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Int J Cancer. 2012 Sep 1;131(5):1032-41. doi: 10.1002/ijc.27331. Epub 2011 Dec 14.

Inhibition of cyclooxygenase-2 causes regression of gastric adenomas in trefoil factor 1 deficient mice.

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  • 1Department of Pathology, HUSLAB and Haartman Institute, Helsinki University Central Hospital and Genome-Scale Biology, Research Program Unit, University of Helsinki, Helsinki, Finland.


Cyclooxygenase-2 (Cox-2) expression is a marker of reduced survival in gastric cancer patients, and inhibition of Cox-2 suppresses gastrointestinal carcinogenesis in experimental animal models. To investigate the role of Cox-2 in gastric carcinogenesis in vivo, we utilized trefoil factor 1 (Tff1) deficient mice, which model the neoplastic process of the stomach by developing gastric adenomas with full penetrance. These tumors express Cox-2 protein and mRNA, and we have now investigated the effects of genetic deletion of the mouse Cox-2 gene [also known as prostaglandin-endoperoxide synthase 2 (Ptgs2)] and a Cox-2 selective drug celecoxib. Our results show that genetic deletion of Cox-2 in the Tff1 deleted background resulted in reduced adenoma size and ulceration with a chronic inflammatory reaction at the site of the adenoma. To characterize the effect of Cox-2 inhibition in more detail, mice that had already developed an adenoma were fed with celecoxib for 8-14 weeks, which resulted in disruption of the adenoma that ranged from superficial erosion to deep ulcerated destruction accompanied with chronic inflammation. Importantly, mice fed with celecoxib for 16 weeks, followed by control food for 9 weeks, redeveloped a complete adenoma with no detectable inflammatory process. Finally, we determined the identity of the Cox-2 expressing cells and found them to be fibroblasts. Our results show that inhibition of Cox-2 is sufficient to reversibly disrupt gastric adenomas in mice.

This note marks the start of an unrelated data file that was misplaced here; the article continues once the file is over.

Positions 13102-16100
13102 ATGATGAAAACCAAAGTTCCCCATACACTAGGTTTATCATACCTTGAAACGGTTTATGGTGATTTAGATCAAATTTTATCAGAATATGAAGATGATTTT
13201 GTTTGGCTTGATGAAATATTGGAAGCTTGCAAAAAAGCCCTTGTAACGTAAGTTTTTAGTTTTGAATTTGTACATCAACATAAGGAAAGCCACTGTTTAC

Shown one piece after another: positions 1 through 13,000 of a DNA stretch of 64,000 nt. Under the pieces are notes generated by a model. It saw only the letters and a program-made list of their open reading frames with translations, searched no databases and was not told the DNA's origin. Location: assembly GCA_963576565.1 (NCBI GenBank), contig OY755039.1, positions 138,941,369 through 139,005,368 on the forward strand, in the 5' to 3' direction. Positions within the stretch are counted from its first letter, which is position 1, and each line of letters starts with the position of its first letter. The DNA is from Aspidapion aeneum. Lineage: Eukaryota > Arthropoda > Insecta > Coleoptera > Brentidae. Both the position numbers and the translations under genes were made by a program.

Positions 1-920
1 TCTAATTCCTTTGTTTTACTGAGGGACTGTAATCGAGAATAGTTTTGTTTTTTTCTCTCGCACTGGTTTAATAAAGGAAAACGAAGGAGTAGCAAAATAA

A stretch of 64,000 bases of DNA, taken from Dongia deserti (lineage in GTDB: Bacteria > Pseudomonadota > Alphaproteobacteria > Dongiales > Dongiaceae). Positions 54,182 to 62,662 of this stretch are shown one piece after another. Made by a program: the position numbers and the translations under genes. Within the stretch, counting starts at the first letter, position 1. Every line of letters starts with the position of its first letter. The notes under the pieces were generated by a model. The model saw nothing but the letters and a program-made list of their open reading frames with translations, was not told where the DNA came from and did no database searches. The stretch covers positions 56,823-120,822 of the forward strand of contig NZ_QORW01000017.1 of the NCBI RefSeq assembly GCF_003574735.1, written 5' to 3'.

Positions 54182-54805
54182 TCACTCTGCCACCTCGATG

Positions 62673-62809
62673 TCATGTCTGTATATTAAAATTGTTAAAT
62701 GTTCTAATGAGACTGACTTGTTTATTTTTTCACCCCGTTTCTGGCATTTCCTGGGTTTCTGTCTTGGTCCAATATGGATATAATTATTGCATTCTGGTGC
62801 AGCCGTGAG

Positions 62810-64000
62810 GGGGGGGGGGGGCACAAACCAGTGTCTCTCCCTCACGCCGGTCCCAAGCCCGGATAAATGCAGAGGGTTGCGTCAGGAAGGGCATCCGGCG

Copyright © 2011 UICC.

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